Crimea Crisis Escalates

Ukraine national security has ordered a full military mobilisation in response to the Russian forces in Crimea, a strategic peninsula extending into the Black Sea.

Tension between the neighbouring countries started when the Ukraine’s Russian-leaning president Viktor Yanukovych was ousted in late February in a wave of deadly antigovernment protests.

Today, Arseniy Yatsenyuk accused Russian President Vladimir Putin of declaring war on the Ukraine.

Russian soldiers now continue to occupy strategic bases on the Crimean peninsula, including airports, two military bases and communications towers.

As tension rise around the world, a new dangerous crisis is emerging pitting Russia against the West. Several nations including the UK, US, France and Canada have symbolically suspended preparations for the Sochi Summit, with US President Barack Obama calling the situation “a violation of Ukrainian sovereignty”.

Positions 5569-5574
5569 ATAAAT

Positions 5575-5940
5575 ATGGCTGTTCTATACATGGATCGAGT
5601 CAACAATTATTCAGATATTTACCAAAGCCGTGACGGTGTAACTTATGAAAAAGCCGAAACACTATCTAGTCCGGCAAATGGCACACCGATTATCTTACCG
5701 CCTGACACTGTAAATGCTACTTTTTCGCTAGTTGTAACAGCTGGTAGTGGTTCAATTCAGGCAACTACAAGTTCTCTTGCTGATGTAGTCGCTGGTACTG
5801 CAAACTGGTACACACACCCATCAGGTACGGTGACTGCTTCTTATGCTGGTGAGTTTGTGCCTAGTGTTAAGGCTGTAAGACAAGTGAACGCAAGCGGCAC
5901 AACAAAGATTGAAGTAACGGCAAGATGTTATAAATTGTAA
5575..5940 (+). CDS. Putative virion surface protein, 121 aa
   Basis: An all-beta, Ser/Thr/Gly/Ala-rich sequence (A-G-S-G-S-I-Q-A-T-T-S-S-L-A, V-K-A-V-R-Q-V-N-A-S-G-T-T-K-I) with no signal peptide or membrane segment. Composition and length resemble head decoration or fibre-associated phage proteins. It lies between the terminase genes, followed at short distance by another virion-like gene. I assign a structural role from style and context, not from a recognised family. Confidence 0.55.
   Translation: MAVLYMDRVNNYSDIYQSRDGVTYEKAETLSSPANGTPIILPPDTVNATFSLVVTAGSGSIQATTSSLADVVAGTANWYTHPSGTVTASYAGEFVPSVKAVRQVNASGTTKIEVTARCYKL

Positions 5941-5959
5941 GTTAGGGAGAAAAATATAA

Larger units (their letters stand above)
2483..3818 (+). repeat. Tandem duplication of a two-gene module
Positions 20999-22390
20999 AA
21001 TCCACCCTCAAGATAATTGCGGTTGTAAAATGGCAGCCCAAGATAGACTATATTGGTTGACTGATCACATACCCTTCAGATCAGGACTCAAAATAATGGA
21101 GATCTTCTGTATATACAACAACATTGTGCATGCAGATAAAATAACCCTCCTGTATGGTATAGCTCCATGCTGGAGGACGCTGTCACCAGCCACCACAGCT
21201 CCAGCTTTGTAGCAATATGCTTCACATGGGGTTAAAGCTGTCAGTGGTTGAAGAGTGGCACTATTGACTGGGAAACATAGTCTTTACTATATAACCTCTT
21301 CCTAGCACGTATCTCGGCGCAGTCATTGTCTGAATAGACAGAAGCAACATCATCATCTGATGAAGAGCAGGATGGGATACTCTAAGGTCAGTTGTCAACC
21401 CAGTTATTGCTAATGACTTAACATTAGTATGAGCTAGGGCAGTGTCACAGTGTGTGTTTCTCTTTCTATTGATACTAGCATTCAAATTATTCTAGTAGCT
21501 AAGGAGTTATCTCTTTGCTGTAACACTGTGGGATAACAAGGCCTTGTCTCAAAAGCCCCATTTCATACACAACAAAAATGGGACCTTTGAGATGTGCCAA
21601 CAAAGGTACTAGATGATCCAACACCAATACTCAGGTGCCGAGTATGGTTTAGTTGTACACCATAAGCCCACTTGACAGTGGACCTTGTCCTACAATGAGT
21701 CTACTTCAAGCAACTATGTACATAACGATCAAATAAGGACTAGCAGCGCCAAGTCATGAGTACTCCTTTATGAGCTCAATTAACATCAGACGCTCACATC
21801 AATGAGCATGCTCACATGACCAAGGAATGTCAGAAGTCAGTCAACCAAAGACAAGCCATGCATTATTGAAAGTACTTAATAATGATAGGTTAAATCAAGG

NATO’s Secretary General has accused Russia of threatening peace and security across Europe, with actions that violate the UN charter.

Ukraine and Peace

In 2013, Ukraine’s Global Peace Index score experienced its greatest fall away from peace since 2008, when the country ranked 111 out of a total of 162 countries. This was mainly due to increased levels in the perception of criminality in society, and deteriorating relations with neighboring countries – specifically Russia. Additionally, Ukraine saw levels of terrorist activity, political instability, and military expenditure as a percentage of GDP increase during 2013, with the Political Terror Scale lowering Ukraine’s score as a result of ‘extensive political imprisonment’.

Explore changes to levels of peace in Ukraine since 2008 and compare levels of peace in Russia and Ukraine. 

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